Quebec Politics Are More Bonkers Than Usual — Here's A Breakdown Of The Wild Sh*t Going On

And the election is still months away... 😬

Deputy Editor
Flag of Quebec on the central tower of the National Assembly building in Quebec City.

Flag of Quebec on the central tower of the National Assembly building in Quebec City.

Quebec's political scene is arguably the most consistently, uh, interesting (?) among Canada's provinces — though Ontarians and Albertans might disagree — but the current state of things may be at its most delightfully bonkers yet.

It's a handful of months away from Quebec's likely October 3 election date, and a few weeks since the passage of the controversial Bill 96, and we've got intense mudslinging amongst politicians and pundits; feverish, sometimes furious discourse in media and on social platforms; relatively new parties that may or may not be game-changers; all framed by wild and seemingly contradictory polls.

The CAQ Is Crushing It

Many Quebecers still love Legault's CAQ party. The most recent projections from show the party with the support of 43% of Quebecers but winning 100 of the 125 seats in Quebec's National Assembly.

This is in spite of polls that show Legault's approval dropping to its lowest level since he was elected. The same poll shows Quebecers are generally pretty unhappy with how the CAQ has managed the province's health care system.

That potential CAQ landslide is possible because of the way the remaining 56% of voters are divided among other parties and regions. The Quebec Liberal Party (QLP) and Québec Solidaire (QS) have many supporters in Montreal, but proportionally fewer in off-island ridings — of which there are many. Qc125's projections show every other party getting effectively crushed.

CAQ Yes, Sovereignty No

The most recent development is a poll by Mainstreet Research, published Thursday in L'Actualité, that shows the appetite for separation in Quebec remains relatively low — at around 33%. The poll is a prime example of the degree of nuance that outsiders sometimes aren't aware of: over half (58%) of CAQ voters and over half (54%) of QS voters polled said they’d vote no in a referendum.

More bonkers: 10% of Parti Québécois (PQ) voters — a party devoted to the idea of sovereignty — said they'd vote no, and 5% of people who support the (usually) resolutely federalist QLP said they would vote yes. What?

The Mainstreet poll came just after the passage of Bill 96, during events around the 100-year anniversary of the birth of René Lévesque (founder of the PQ) and as Quebec government leaders in the Coalition Avenir Québec (CAQ) floated the need for Quebec to take more ownership of immigration and legal matters currently under federal control.

Everybody Was Kung-Fu Fighting

Quebec publications and Quebec Twitter have basically been an MMA free-for-all for the past few months, and that action clearly shows how much more complex Quebec is than simple français vs. English tropes sometimes peddled by traditional media.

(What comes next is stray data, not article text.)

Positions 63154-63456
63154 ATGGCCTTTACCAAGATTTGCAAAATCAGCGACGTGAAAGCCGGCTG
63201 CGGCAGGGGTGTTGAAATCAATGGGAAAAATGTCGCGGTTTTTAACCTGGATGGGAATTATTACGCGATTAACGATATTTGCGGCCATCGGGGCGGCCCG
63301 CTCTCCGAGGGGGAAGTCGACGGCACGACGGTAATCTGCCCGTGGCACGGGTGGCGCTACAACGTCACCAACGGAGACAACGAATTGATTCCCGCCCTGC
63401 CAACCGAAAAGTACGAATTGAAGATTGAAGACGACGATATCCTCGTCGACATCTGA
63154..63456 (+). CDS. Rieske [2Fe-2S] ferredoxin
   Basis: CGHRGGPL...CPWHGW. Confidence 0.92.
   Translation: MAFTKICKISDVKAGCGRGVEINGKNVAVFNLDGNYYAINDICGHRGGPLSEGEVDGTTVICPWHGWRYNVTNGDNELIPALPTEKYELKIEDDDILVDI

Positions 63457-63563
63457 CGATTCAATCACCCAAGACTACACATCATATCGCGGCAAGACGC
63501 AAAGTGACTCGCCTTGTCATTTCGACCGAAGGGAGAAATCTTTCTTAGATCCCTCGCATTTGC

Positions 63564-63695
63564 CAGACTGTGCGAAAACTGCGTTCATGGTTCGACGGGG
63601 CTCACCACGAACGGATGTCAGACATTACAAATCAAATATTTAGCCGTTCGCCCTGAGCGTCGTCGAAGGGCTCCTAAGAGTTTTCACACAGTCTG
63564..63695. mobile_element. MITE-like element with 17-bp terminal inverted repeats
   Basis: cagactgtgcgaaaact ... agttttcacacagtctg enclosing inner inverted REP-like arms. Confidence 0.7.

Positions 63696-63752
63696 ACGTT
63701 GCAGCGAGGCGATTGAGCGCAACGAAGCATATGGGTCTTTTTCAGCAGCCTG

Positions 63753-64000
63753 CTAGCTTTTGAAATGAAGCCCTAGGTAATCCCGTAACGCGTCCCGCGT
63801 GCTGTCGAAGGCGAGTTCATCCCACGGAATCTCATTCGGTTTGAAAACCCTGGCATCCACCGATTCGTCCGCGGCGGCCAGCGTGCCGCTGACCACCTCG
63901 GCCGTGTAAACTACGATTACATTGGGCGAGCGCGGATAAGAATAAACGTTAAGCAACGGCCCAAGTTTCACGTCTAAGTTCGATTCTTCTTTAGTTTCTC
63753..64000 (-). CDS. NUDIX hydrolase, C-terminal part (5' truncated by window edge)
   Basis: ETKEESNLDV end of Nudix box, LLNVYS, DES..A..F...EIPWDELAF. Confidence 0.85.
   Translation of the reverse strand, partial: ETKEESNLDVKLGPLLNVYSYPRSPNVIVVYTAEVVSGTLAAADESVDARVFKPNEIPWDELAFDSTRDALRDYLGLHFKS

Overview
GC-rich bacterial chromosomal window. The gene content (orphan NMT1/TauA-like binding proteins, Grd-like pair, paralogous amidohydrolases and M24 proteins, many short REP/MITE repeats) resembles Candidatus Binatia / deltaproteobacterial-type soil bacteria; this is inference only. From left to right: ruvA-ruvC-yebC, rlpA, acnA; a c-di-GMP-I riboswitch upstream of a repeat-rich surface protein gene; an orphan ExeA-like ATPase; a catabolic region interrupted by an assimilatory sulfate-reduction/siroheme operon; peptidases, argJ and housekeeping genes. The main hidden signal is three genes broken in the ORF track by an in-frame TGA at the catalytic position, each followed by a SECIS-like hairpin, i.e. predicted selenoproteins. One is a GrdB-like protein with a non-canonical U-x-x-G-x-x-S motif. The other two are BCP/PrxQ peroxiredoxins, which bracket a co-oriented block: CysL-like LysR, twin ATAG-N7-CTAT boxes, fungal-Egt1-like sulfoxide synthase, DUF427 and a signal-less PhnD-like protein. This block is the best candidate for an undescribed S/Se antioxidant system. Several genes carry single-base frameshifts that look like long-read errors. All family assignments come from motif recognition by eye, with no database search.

The CAQ's success and Legault's efforts to own the "nationalist" banner have seemingly led to an identity crisis among some of Quebec's parties.

The PQ threw shade at their former star MNA Bernard Drainville, who announced he was quitting his radio show to run for the CAQ. The Bloc Québécois' leader, Yves-François Blanchet, was also not amused. The CAQ in turn dug up old footage of QLP MNA Marc Tanguay speaking in favour of independence. Someone also revealed to the media that just-announced QLP candidate Mathieu Gratton had also kicked the tires of the CAQ.

Alice Lévesque, René Lévesque's sister dissed former Quebec premier and PQ leader Lucien Bouchard after he opined about the PQ's current struggles. Current PQ leader Paul St-Pierre Plamondon was initially not invited to speak at the René Lévesque commemorations. And in various essays written across the broad spectrum of (mostly) francophone Quebec, there have been accusations of bad faith, bad economics and politics defined by failure.

New Parties And Beyond

It's also unclear how some new or relatively new parties will affect everything. The upstart Parti conservateur du Québec (PCQ) has made huge gains in polling, going from literally zero to as high as 24% in one poll. But the Qc125 projection doesn't have them winning a seat.

With that said, an analysis in L'Actualité in April said that the PCQ has gained ground so fast that projections for the Quebec City area (where PCQ leader Éric Duhaime used to be a popular radio host) are "even more uncertain." There's also Balarama Holness' Bloc Montréal and the Canadian Party of Quebec (CaPQ), which is promising a "progressive, rights-centred, federalist" approach.

How much of the CAQ's voting base is attracted to the nascent parties' platforms will, of course, be revealed in October.

John MacFarlane
Deputy Editor